Texas Increases Trauma-Informed Training Requirements for Law Enforcement
As a dedicated advocate for sexual assault survivors and a trauma expert, I am thrilled to share the strides being made in Texas to improve trauma-informed training for law enforcement. New legislation in Texas, effective January 1, 2024, marks a significant step forward. This law mandates all law enforcement personnel undergo eight hours of training every two years on trauma-informed investigations of adult sexual assault and child sexual abuse.
For years, the gap in the training of our law enforcement officers has been a concern of mine. According to the FBI, from the beginning of their career until retirement, the average officer receives merely two hours of training on sexual assault and trauma response. Considering the complexity, sensitivity, and sheer volume of these cases, this is alarmingly insufficient.
Trauma-Informed Law Enforcement Training that Fulfills Texas Requirements
This is where my role as a trauma expert and a survivor of abuse becomes crucial. I bring a unique, personal approach to trauma-informed response training for law enforcement. This not only enhances the instructions impact but also ensures better retention of crucial knowledge among the officers. My 8-hour course, designed to meet the new Texas requirements, is an effective and efficient solution for law enforcement departments and academies across the state.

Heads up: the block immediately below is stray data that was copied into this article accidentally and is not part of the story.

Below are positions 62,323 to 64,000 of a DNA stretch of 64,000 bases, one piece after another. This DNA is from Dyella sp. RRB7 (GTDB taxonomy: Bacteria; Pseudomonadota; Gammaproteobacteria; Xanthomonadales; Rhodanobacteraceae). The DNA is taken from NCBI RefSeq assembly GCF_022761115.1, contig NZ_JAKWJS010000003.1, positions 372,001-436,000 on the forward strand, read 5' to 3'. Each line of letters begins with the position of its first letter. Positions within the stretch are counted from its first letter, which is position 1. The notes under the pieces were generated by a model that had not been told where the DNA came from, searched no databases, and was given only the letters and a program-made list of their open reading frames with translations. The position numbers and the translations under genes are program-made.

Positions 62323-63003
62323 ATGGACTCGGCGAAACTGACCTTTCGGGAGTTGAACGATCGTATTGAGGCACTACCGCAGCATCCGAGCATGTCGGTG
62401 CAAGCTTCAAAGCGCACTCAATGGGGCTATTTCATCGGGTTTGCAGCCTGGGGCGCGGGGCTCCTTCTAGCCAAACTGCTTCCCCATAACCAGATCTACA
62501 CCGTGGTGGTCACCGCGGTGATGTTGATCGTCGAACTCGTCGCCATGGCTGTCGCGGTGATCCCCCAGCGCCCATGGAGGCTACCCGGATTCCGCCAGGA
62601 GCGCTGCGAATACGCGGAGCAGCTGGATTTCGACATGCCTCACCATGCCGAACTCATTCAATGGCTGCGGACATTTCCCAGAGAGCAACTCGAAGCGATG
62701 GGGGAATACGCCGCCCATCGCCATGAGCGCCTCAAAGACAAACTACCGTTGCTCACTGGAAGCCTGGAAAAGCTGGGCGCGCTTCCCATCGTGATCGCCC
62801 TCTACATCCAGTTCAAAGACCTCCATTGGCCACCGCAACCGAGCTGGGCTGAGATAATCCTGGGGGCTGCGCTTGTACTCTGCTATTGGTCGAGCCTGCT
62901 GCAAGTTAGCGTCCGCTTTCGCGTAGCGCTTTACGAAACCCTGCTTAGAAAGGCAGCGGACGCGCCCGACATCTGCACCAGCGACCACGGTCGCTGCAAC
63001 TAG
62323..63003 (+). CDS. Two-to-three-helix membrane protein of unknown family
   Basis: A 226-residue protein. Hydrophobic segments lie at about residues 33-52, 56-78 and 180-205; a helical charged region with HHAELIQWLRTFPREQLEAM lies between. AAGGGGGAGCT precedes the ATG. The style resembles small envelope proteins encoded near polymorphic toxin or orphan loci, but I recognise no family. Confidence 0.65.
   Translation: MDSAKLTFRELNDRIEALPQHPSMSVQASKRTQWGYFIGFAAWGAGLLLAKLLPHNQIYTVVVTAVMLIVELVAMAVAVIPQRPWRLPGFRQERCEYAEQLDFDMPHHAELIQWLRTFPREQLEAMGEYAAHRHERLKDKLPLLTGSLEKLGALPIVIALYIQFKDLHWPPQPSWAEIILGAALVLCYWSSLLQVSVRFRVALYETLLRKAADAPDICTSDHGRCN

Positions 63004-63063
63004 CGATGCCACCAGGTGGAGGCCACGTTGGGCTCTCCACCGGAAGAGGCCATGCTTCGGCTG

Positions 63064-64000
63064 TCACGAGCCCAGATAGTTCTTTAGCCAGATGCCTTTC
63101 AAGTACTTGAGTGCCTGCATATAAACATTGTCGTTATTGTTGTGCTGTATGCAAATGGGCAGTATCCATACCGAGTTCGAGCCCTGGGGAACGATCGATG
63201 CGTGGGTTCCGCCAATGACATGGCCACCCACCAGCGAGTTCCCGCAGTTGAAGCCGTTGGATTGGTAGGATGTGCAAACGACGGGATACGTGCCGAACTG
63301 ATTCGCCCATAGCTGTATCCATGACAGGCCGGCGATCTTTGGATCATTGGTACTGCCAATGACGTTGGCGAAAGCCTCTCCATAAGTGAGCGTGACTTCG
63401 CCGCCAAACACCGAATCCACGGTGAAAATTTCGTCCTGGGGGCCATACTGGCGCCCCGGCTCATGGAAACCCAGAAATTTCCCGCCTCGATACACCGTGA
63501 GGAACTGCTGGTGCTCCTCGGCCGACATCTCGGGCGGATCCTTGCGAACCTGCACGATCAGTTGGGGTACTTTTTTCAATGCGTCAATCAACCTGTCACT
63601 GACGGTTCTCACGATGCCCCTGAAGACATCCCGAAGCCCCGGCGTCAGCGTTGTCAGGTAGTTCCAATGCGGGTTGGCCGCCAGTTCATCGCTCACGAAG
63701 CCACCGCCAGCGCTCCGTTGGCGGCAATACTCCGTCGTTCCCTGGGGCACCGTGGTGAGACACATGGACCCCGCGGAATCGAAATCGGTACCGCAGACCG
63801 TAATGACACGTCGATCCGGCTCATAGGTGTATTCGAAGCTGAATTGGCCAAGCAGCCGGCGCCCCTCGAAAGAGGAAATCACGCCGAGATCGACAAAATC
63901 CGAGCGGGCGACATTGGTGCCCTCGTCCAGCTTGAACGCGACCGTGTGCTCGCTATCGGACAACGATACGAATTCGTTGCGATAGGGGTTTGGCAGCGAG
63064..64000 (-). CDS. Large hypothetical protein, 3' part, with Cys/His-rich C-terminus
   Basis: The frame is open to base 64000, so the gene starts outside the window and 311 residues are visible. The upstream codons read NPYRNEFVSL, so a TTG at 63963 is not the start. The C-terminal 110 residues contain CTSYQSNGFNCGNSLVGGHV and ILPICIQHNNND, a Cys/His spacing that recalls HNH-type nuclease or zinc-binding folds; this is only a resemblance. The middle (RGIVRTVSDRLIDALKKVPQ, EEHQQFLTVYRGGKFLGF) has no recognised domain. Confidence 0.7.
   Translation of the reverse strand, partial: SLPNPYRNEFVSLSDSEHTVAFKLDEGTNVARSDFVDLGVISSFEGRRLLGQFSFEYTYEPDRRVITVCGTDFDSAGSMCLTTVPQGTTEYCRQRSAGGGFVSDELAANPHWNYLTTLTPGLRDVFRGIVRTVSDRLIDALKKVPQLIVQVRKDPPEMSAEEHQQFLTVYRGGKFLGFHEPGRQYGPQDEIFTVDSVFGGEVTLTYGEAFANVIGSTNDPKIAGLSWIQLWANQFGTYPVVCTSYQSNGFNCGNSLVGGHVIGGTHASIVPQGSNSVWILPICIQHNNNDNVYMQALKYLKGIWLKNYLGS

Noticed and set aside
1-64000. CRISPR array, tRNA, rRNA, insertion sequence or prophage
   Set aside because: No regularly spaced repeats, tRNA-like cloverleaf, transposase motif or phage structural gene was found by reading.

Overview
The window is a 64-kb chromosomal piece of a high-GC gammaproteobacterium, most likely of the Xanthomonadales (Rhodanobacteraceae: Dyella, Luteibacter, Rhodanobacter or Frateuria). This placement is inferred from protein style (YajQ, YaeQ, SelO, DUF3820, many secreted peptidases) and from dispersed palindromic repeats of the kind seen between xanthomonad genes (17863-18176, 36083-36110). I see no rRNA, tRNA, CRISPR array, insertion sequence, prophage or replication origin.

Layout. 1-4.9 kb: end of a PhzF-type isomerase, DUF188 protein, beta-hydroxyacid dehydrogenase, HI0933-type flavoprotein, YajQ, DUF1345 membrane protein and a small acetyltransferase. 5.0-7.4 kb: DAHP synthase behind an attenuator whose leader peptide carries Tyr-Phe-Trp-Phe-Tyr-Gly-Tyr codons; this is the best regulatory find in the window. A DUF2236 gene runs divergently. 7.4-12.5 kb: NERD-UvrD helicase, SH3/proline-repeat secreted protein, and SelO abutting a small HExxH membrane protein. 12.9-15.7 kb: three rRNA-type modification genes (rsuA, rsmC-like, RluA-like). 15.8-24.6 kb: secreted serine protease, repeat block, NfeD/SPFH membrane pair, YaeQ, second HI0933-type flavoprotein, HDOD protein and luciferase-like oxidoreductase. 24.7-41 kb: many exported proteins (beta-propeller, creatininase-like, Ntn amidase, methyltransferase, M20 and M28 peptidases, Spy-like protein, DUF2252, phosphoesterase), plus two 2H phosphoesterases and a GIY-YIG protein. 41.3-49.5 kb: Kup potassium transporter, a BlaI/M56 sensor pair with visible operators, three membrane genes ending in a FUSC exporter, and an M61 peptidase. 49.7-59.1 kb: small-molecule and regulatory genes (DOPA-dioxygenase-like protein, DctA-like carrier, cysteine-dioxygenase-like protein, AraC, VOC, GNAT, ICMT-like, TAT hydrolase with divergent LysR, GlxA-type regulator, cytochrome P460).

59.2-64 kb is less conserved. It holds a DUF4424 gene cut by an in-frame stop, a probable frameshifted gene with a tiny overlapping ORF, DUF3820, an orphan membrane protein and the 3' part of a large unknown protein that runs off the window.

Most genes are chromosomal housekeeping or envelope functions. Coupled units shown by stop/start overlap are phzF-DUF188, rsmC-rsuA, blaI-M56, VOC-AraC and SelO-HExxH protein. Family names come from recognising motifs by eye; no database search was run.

With over 90 hours of training on sexual assault and trauma and having presented this training across the United States, I am confident in the efficacy of the program I offer.
More Than Just Meeting Texas SASTF Requirements
My mission goes beyond just fulfilling state requirements. It’s about equipping our law enforcement officers with the knowledge and skills they need to handle these delicate situations with the utmost care and understanding. Through my training, I aim to foster a compassionate, trauma-informed approach in sexual assault response strategies. I believe this is vital in better serving our communities.
I am hopeful that other states will follow Texas’s lead in implementing similar training requirements. It’s high time we equip our law enforcement officers with the necessary tools to effectively support victims of these horrendous crimes. Together, we can create a more understanding, empathetic, and skilled law enforcement community that stands strong with sexual assault survivors.
As I continue to partner with law enforcement departments and academies, I look forward to a future where every officer is well-prepared to handle sexual assault cases with the care and expertise they require. Effective training is not just about meeting a legal requirement; it’s about making a real difference in the lives of those we vow to protect and serve.